Here are a few basic things which I suspect many of you will not go read ~ but honestly, are you above the basics? I make it a point every now and then to remind myself of what I am doing and why. So remind yourself about what your competition really is and how trust matters.
My favorite piece this week is Handicapping the Carr-Benkler Wager. It's a rather convoluted title, I'll admit, but this is an excellent look at "Gift Economy" and 'peer production,' i.e. YouTube videos, Digg and other Web 2.0 media.
The article's title comes from the "Carr-Benkler wager": a bet on whether, by 2011, such sites will be driven primarily by volunteers or by professionals." An interesting discussion, but there's more here...
There is a fascinating look at the issues of self-esteem and self-actualization and their effects on specialization ~ with lots of fodder for thinking marketers. When technology makes your head spin, when you think you can't compete because you aren't some software inventor, when you wonder if you can compete without the gizmos, gadgets and advertising that big budgets bring, remember this:
The proponents of the new technology say "We are dealing with new and unprecedented things!", to which Carr's basic reply is "The things may be new, but the people dealing with them have dealt with other new things repeatedly in the past, with very predictable behaviors." Technology changes quickly, but our brains do not. We are running the same 'wetware' as our ancient ancestors. Certain behavior patterns have been noted consistently for thousands of years.
You knew I'd love that bit, right? *wink* But 'tis true, I swear. When faced with uncertainty about technology, just remember that you have the same brains and behaviors as most of your potential clients and customers. You are still able to think like them in most regards.
For more on the carnival, and to find past weeks' selections, see the official site: Carnival of Capitalists. (I've also added it to the sidebar.)
In How Many Friends Does Your Book Have? there is a more hopeful or promising picture of MySpace ~ for authors anyway. I can't deny the stories told, but my experiences are more in line with what SEOmoz has to say (above).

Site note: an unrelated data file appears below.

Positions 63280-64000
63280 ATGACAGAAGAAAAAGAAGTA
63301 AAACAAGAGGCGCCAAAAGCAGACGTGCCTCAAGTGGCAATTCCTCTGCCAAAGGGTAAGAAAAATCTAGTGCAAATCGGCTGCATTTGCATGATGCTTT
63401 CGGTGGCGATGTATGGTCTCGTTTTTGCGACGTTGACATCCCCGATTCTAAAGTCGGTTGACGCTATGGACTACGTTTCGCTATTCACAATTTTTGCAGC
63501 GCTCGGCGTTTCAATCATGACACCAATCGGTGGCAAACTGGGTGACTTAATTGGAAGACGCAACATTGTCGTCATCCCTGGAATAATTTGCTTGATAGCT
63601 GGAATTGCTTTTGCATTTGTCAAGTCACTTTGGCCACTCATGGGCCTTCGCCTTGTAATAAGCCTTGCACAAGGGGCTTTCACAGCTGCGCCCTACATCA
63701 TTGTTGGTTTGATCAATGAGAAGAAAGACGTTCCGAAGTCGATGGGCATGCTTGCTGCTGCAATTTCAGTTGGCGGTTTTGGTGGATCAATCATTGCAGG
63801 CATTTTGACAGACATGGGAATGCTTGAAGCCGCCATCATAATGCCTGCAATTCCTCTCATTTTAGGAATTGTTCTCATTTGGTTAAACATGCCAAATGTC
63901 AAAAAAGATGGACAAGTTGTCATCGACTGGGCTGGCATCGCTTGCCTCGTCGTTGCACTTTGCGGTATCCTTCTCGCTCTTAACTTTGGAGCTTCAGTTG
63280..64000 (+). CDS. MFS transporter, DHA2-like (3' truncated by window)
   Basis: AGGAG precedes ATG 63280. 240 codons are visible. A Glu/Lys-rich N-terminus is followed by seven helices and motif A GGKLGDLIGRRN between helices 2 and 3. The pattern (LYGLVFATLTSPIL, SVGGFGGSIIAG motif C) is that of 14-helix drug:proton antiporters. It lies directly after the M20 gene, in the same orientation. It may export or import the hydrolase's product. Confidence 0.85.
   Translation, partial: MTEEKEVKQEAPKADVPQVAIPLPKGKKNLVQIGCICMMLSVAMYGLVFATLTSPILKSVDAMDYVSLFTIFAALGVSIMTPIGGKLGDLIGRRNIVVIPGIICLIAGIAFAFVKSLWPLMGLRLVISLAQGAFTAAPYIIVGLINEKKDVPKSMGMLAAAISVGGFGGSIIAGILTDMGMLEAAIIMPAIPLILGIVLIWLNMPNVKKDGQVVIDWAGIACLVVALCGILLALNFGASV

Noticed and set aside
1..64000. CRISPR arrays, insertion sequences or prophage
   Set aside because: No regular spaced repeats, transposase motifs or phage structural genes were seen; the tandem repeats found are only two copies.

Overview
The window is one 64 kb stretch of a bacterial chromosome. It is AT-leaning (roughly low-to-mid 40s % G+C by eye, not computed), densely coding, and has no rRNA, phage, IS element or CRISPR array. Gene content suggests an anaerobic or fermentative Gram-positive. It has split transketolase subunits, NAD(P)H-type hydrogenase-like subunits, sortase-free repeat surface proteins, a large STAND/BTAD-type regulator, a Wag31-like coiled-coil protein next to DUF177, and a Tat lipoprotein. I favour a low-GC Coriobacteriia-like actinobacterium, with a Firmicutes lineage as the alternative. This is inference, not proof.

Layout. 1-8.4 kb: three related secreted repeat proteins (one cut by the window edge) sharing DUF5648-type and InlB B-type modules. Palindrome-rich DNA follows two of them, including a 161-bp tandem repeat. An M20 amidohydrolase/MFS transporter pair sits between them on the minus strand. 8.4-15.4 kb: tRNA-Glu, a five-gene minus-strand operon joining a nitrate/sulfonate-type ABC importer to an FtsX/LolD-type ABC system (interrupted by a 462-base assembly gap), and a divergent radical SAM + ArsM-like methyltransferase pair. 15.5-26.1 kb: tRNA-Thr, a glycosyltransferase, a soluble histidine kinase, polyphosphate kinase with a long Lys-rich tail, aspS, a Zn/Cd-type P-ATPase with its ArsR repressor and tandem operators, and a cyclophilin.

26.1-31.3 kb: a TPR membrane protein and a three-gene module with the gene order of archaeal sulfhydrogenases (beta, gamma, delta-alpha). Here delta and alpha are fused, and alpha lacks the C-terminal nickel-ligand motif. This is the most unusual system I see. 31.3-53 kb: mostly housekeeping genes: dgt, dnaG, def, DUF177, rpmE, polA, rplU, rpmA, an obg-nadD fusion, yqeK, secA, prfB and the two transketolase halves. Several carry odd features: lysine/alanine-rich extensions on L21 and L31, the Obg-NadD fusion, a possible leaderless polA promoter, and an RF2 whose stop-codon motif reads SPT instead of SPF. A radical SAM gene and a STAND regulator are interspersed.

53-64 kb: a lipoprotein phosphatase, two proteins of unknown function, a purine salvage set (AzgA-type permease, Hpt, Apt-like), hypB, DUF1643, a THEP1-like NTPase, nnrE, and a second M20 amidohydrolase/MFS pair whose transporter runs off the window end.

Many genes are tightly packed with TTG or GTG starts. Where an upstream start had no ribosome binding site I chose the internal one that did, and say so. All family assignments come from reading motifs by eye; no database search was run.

Over at Spin Thicket (one of my addictions), they have a whole category dedicated to what they call Social Disease Media. Funny, sad-but-true, and just the facts, this section is good reading for those interested in Web 2.0/Social Networking.
If a person took the time to read and to post comments at your blog, they likely are part of your target audience and so conversing with them is a matter of great importance; but what they do tells you even more than what they said in their comment. When it comes to blog comments I read them, of course. But I also follow the information they provide.
(Tip: Always use your Blogger or Wordpress ID or fill in the email and URL information so that folks can find/follow you.)
When you post a comment here I want to know more about you, so I'll follow the link. Looking at your blog or website gives me insight into why you believe as you do. And it often leads to interesting things...
A recent example is Urban Iconoclast's comment. From the ID link, I found 'his' blog and several of his blog pals too (many of which discuss marketing, so I urge you to go and link surf).
One hot topic running about nearly as frantic as any blog meme was the topic of Z-List and Z-List 2.0. Like Sugasm the idea of Z-List is to create link swapping hotlists which employs a blog post to send traffic to other blogs. However, unlike Sugasm the list members are not all on a theme. (For evidence thereof see Servant of Chaos, where the Z-List 2.0 is provided, showing that these blogs are not on a theme.) The problem with this is two-fold: Your neither build page rank or other authority with search engines, nor are you offering your readers more of what they are looking for.
As usual, I am more worried about the latter point ~ where you personally direct readers. If someone enters a Z-List member's blog, lord knows where they are sent, what they will find. Yes, you may get more eyeballs to your site, but it's my opinion that you're sending folks away to 'anywhere' just on the premise that you'll get eyeballs sent to you as an 'anything.' It's not targeted traffic. I'm not sure how much use this is unless you are desperate to get someone, anyone, other than your mom and sister to read your blog.
In defense of Z-List, it seems that they are trying to create a system or list from which you can somewhat pick & choose who you link to. However, the problem with selection from the list this way means you are not guaranteed to be selected (linked) yourself ~ and if this is all a crap shoot, then why bother to be on a list? Why not just hand-pick who you want to link to, swap with, and share readers with.